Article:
• Smoke, Fog, and Haze: Write about not being able to see ahead of you.
  • Sugar: Write something so sweet, it makes your teeth hurt.
  • Numbers: Write a poem or journal entry about numbers that have special meaning to you.
  • Dread: Write about doing something you don’t want to do.

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All that being said, I do enjoy the creative process of stringing words together, but in a different sort of way. Ways that directly observe the world around me, that inspire action or reaction, that convey thoughts and ideas, that bring real life to the page (or screen). Words used to persuade, to help, to inform. That’s the style of writing I’ve always enjoyed best. Travel recollections. Book reviews. Editorials. Opinion columns. So on and so forth.

Basically what I really want is a degree in blogging, frankly.

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“Okay, but Billie, you know there’s a division of Creative Writing for Non-Fiction, right? Some programs even let you do a concentration in it within your major!”

Yes yes, I know. And believe me, I have very much considered it, and haven’t entirely ruled it out, honestly.  University of Central Florida‘s Creative Writing program offers classes and workshops in Non-Fiction.  So if I do go with a Creative Writing degree, that is more-likely-than-not the direction I will go with it.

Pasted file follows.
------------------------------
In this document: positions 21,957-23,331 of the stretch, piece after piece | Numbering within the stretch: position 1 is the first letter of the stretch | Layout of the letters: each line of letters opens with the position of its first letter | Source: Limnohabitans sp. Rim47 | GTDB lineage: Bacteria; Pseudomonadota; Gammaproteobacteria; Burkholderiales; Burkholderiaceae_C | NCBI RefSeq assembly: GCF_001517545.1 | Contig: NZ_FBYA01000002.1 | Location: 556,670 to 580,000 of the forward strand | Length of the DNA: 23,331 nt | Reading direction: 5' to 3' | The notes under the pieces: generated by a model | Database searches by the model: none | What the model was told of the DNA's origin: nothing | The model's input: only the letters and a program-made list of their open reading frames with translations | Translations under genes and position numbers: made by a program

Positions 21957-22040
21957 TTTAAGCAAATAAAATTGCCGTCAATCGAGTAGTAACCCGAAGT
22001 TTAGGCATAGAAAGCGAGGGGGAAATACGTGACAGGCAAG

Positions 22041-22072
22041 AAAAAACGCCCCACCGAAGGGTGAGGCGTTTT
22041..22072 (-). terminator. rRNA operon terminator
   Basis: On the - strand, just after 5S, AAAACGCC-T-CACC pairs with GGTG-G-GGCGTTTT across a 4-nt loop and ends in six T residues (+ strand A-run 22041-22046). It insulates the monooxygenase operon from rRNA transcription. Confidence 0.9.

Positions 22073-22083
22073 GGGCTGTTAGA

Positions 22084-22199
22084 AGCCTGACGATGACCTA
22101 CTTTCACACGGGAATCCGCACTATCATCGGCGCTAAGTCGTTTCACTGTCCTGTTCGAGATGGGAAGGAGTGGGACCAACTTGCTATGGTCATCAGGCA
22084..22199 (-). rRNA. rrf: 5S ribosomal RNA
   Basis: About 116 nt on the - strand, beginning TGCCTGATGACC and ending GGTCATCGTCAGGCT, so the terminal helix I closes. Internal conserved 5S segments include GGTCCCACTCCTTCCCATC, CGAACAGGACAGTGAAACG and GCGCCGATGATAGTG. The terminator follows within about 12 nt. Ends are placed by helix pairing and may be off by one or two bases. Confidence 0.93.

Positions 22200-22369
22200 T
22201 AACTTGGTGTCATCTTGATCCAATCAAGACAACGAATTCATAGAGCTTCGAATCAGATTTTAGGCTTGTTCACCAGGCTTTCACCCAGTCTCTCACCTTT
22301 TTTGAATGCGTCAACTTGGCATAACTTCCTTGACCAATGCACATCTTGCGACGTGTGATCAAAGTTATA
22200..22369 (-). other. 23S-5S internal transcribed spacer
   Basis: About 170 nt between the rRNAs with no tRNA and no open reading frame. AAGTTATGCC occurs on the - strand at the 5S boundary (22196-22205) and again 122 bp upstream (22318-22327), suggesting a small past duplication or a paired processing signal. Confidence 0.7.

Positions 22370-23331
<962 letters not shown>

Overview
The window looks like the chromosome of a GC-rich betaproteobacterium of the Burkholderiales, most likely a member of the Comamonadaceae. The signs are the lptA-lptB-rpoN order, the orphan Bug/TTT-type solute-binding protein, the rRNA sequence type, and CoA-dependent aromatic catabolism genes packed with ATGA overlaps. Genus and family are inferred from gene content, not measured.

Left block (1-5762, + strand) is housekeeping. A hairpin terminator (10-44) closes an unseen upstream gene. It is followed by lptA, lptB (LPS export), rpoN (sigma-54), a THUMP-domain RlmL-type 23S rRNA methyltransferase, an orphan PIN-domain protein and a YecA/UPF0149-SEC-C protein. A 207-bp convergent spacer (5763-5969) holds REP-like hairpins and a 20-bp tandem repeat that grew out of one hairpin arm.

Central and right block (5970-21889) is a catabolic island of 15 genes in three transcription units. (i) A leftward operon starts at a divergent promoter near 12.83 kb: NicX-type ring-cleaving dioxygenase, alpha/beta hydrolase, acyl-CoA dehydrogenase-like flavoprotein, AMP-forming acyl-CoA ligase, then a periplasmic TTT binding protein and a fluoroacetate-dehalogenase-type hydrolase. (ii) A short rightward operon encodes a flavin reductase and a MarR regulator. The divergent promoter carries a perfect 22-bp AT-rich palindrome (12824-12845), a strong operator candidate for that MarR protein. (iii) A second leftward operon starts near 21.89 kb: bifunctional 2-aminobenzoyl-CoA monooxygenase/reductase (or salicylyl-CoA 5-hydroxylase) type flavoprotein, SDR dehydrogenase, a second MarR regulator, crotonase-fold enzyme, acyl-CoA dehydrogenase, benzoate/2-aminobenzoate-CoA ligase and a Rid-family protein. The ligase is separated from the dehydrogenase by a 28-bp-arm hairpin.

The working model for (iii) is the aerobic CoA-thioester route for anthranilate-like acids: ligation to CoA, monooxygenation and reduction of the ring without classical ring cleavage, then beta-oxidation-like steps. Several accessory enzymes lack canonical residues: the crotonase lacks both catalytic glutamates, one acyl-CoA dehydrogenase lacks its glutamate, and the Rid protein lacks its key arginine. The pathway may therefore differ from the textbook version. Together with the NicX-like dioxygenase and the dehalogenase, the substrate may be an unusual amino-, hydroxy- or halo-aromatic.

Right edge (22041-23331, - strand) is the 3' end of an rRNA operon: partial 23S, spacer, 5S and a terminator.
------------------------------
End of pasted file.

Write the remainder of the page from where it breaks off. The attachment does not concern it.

Another type of Writing major option is Technical Writing, but it’s just way too dry for me.  Technical Writers are the people who write instruction manuals and such.  Which I don’t want to do.  Because I would rather not spend all of this money on a degree only to wind up sitting in an office like…

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So all of these wandering thought-bunnies eventually brought me to another place…

When I was a travel agent, one of my favorite tasks was having to write up the copy for and work with our company’s Marketing department to produce a poster/flyer to advertise upcoming special events we were offering. Another favorite job of mine there was managing our office Facebook account, combining images with copy I would write to try to get people interested in our services, attractions, and destinations. And as much as I didn’t love direct sales (aka customer service), I did always enjoy the part of crafting an exciting and persuasive presentation via email to pitch a pricey vacation to an interested potential client.